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Egyptian Protests Flare Up, 116 Injured Across The Country



CAIRO - Egyptian protests continued Wednesday, defying President Mohammed Morsi's decree that grants him wide-ranging constitutional powers.

Al Jazeera reports Egyptian police have fired tear gas into the crowds of protestors in Tahrir Square, Cairo, on Wednesday morning, where several hundred Egyptians spent the night denouncing the Muslim Brotherhood.

Egyptian Independent reports protesters are throwing smoke bombs, Molotov cocktails and stones at police and Muslim Brotherhood supporters.

Tens of thousands of Egyptians took to the streets Tuesday, in one of the largest protests since the fall of Hosni Mubarak during the Arab Spring movement.

Tahrir Square last night (@rr_vega via Twitter)

The Egyptian Health Ministry has issued a statement saying 116 protesters were injured across the country Tuesday, including 77 in clashes in the city of Mahalla and 25 in Tahrir Square, Cairo.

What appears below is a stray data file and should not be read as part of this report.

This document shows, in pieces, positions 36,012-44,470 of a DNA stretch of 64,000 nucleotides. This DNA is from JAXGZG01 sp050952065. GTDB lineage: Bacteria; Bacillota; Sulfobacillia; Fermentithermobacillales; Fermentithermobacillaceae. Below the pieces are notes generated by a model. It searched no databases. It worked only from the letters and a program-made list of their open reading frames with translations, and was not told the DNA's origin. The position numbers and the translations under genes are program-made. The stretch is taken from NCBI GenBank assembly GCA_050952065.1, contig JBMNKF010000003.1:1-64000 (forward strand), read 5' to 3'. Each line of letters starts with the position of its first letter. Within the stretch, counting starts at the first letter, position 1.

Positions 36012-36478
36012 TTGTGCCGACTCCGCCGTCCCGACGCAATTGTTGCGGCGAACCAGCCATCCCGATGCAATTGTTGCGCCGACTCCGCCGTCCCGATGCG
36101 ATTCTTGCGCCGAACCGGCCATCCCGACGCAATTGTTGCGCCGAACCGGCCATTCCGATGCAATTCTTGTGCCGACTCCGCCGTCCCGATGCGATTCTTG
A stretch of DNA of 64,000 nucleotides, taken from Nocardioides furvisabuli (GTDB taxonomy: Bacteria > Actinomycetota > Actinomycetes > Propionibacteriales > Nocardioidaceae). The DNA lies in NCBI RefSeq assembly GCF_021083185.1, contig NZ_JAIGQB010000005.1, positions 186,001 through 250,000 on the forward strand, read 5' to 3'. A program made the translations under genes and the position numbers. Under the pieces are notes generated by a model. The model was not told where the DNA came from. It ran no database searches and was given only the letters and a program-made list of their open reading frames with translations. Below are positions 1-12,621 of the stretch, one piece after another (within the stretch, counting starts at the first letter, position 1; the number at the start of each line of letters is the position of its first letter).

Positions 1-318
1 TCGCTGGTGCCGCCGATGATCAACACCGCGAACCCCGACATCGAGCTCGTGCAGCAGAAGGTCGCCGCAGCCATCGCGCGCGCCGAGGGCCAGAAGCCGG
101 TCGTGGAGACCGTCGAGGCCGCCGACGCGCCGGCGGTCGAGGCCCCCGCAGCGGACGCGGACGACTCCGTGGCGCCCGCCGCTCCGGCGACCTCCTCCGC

Protests were also held in Suez, Minya and other Delta cities across the country Tuesday, with protesters in the northern city of Alexandria attacking Muslim Brotherhood offices.

Demonstrations have been increasing in numbers since the decree was issued last Thursday, with growing complaints that the Muslim Brotherhood has hijacked the revolution.

One protestor, 32-year-old Ahmed Husseini, told the BBC: "We don't want a dictatorship again. The Mubarak regime was a dictatorship. We had a revolution to have justice and freedom."

Tahrir Square yesterday: "The Brotherhood stole our country" (@ashrafkhalil via Twitter)

The Muslim Brotherhood, to which Morsi belongs, cancelled a rally on Tuesday in order to avoid clashes with opponents.

The protests have now entered their ninth day, snowballing from what was a commemorative march on the first anniversary of the Mohamed Mahmoud Street deadly clashes in Cairo in 2011.

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